Five fi­nan­cial fears and how to over­come them

Albany Times Union - Sunday - - SUNDAY MONEY - By Ken­dall Lit­tle (TNS)

It’s nor­mal to be wor­ried about your money. In a re­cent Bankrate sur­vey, 36 per­cent of the re­spon­dents said they’re los­ing sleep over money con­cerns.

Money mat­ters don’t have to be night­mare-in­duc­ing, though. Here are five com­mon fi­nan­cial fears and now you can over­come them.

Un­ex­pected med­i­cal costs

Ac­cord­ing to a Gallup sur­vey con­ducted this year, 58 per­cent of those polled said they were at least mod­er­ately wor­ried about not be­ing able to pay un­fore­seen med­i­cal costs if they were in­volved in an ac­ci­dent or di­ag­nosed with a se­ri­ous ill­ness.

Even with a solid health in­sur­ance plan, pricey out-of-net­work vis­its and in­creas­ing de­ductibles can be fright­en­ing. A Bankrate sur­vey in Au­gust found 22 per­cent of Amer­i­cans said they or a close fam­ily mem­ber avoided a visit to a doc­tor in the past year be­cause of the cost.

It’s im­por­tant to not only have a solid health in­sur­ance plan that will cover you in your worst-case sce­nario, but also to get fa­mil­iar with the terms.

“Let’s start with, if this hap­pened to­mor­row, what should you have that would pro­tect you?” said Amy Irvine of Irvine Wealth Plan­ning Strate­gies in Corn­ing. If you know ex­actly what you’ll be ex­pected to pay in the case of a med­i­cal emer­gency and where to ex­pect cov­er­age, you can bet­ter pre­pare, both fi­nan­cially and men­tally.

Money-drain­ing emer­gen­cies

Med­i­cal emer­gen­cies aren’t the only sur­prises that can strain fi­nances. A North­west­ern Mu­tual study from 2016 found 55 per­cent of Amer­i­cans’ fi­nan­cial anx­i­eties stem from general un­ex­pected ex­penses.

Those can be med­i­cal costs and lay­offs, but also smaller costs like car main­te­nance or a bro­ken hard drive.

For un­planned fi­nan­cial emer­gen­cies, it’s key to have an emer­gency fund. Ideally, that cov­ers at least six months’ worth of ex­penses, in­clud­ing in­sur­ance pre­mi­ums, mort­gage pay­ments, gro­ceries and util­ity bills.

If un­ex­pected fi­nan­cial bur­dens are still giv­ing you night­mares, di­rect more sav­ings to your emer­gency ac­count even after you’ve reached the six-month thresh­old.

“The fear of some­thing hap­pen­ing, if it’s not planned for, will keep you up at night,” Irvine said. “Know­ing that you’ve planned for that sit­u­a­tion to hap­pen and just need to pull it off the shelf if it does bring a lot of peo­ple enor­mous peace.”

Los­ing a job

A North­west­ern Mu­tual study from 2018 found 28 per­cent of re­spon­dents cited fear of los­ing their jobs as a source of their fi­nan­cial anx­i­ety.

A re­port re­leased last year by Udemy found that 43 per­cent of Amer­i­cans stressed at work at­tribute their stress to a fear of los­ing their jobs be­cause of ar­ti­fi­cial in­tel­li­gence.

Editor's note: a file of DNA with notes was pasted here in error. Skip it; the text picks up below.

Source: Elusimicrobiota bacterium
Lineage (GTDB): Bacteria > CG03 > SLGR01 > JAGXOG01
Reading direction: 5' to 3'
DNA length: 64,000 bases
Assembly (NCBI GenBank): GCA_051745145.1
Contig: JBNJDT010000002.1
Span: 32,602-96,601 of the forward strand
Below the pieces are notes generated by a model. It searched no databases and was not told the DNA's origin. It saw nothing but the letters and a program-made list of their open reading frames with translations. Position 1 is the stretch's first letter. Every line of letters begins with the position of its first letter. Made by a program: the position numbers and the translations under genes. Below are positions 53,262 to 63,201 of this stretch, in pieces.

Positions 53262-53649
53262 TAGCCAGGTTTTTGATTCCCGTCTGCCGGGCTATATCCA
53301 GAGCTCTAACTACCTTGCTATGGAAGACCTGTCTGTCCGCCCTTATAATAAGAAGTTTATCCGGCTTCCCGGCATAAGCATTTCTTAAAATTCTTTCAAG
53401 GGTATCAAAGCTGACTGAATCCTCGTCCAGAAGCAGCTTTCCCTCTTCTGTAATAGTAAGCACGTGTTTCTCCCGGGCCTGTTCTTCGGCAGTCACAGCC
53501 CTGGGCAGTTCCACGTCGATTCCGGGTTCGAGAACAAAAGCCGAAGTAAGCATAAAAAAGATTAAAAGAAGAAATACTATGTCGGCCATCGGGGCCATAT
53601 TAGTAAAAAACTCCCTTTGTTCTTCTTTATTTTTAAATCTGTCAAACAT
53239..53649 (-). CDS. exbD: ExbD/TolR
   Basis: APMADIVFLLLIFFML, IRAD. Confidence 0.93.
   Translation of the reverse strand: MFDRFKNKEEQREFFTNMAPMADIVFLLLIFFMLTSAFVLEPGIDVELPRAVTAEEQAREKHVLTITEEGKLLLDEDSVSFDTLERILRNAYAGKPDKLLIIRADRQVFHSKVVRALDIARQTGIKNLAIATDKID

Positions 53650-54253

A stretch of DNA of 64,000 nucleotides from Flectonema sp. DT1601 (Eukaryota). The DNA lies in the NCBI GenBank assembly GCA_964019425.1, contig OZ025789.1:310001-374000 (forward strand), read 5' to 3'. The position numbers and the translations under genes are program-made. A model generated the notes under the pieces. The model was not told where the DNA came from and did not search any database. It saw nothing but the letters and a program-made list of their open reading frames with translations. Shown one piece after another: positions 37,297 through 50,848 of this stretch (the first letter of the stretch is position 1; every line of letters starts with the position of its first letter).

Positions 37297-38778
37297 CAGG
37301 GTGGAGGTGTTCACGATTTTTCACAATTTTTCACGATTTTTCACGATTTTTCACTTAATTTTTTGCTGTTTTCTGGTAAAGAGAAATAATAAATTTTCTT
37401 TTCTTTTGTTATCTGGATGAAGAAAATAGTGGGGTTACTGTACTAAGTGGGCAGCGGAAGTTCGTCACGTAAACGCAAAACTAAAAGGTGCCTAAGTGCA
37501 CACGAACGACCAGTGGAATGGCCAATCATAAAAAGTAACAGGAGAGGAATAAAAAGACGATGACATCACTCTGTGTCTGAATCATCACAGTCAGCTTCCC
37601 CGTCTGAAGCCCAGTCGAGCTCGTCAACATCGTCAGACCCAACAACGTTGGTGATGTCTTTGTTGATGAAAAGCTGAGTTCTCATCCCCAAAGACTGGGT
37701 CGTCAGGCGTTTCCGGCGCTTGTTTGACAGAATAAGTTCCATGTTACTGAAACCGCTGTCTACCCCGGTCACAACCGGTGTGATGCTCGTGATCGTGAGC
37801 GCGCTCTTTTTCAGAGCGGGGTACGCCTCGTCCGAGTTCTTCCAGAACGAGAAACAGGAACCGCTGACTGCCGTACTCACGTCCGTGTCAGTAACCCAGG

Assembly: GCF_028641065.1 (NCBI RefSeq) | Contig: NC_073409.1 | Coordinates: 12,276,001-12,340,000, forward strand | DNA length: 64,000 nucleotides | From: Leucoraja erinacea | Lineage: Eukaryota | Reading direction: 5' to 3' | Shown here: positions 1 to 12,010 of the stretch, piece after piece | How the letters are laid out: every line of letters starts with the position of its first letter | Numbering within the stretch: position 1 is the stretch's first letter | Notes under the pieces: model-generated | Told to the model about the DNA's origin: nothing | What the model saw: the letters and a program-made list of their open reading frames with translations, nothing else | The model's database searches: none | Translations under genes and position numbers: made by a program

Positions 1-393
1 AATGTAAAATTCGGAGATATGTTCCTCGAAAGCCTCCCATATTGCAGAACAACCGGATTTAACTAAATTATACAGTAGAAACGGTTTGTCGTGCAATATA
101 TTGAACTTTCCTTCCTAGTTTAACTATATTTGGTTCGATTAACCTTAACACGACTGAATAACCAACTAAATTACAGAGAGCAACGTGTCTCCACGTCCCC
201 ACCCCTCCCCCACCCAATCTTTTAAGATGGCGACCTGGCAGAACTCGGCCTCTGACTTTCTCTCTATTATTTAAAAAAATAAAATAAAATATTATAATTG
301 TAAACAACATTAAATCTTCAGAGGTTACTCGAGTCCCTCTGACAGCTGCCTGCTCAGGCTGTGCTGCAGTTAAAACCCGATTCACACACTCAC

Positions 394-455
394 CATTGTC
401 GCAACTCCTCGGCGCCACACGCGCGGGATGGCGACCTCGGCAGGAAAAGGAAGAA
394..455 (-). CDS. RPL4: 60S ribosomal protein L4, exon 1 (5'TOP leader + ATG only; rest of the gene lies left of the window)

Like other fi­nan­cial fears that stem from an in­abil­ity to an­tic­i­pate the un­known, some un­cer­tainty can be eased by cre­at­ing an emer­gency fund. It’s also help­ful to have a backup plan.

“Think about what you could do with your knowl­edge and ex­pe­ri­ence. What’s the backup plan if that were to hap­pen?” Irvine said. “Could you teach? What would be a side hus­tle if you lost your job?”

Lack of re­tire­ment sav­ings

Ac­cord­ing to Gallup’s sur­vey, not hav­ing enough money saved for re­tire­ment was the No. 1 fear (ac­count­ing for 63 per­cent of re­spon­dents) among non-re­tirees. A Bankrate sur­vey found 61 per­cent of Amer­i­cans don’t know how much they’ll need to be able to re­tire.

It’s never too late to be­gin sav­ing for re­tire­ment, though, even if your con­tri­bu­tions start small. Eval­u­ate your fi­nan­cial plan and make room in your bud­get for re­tire­ment sav­ings. Take ad­van­tage of em­ployer plans and catch-up con­tri­bu­tions if you’re el­i­gi­ble, and set up di­rect de­posits so you won’t miss the money be­fore it goes into your re­tire­ment ac­count.

To get a full por­trait of her clients’ fi­nan­cial health, in­clud­ing re­tire­ment sav­ings, Irvine con­ducts a yearly progress eval­u­a­tion. “We sit down and we say, this is where you’re at and this is where you were last year. So look at your pro­gres­sion, look at any gaps that might ex­ist,” she said.

Drag­ging debt to the grave.

Be­ing buried un­der moun­tains of debt af­fects nearly half of Amer­i­cans: 42 per­cent of re­spon­dents to North­west­ern Mu­tual’s 2018 study at­tribute their eco­nomic anx­i­ety to debt.

Be­tween student loan debt, credit card debt and auto and home loans, we are in­creas­ingly liv­ing be­yond our means. Ac­cord­ing to Fed­eral Re­serve, Amer­i­cans col­lec­tively owe $13.29 tril­lion. It’s of­ten in­evitable to carry some amount of debt. But fear can creep in when there’s no end in sight to mount­ing in­ter­est rates and monthly pay­ments.

One so­lu­tion to get­ting out of debt doesn’t ex­ist, but there are steps you can take to ease your wor­ries. Cre­ate a bud­get and stop tak­ing on ad­di­tional debt. Start with your high­est in­ter­est rates and work your way down. Con­sider op­tions like con­sol­i­da­tion and bal­ance-trans­fer credit cards.

Make sure you don’t let debt fears over­shadow your sav­ings progress.

Knowl­edge as a weapon

If you still find your fi­nan­cial fears get­ting the best of you, Irvine sug­gested a me­thod­i­cal ap­proach.

“You have to ad­mit what’s keep­ing you up at night; that’s step one,” she said. “Let’s face those fears, let’s write them down and let’s see how scary they could ac­tu­ally be. Is it ‘Fri­day the 13th’ scary or is it ‘It’s the Great Pump­kin, Char­lie Brown’ scary? Be­come a sponge around those par­tic­u­lar top­ics that are ‘Fri­day the 13th’ scary.”

Use on­line re­sources, read books, lis­ten to pod­casts. Seek out a fi­nan­cial ad­viser. Con­fronting your fear headon is the best way to de­feat it.

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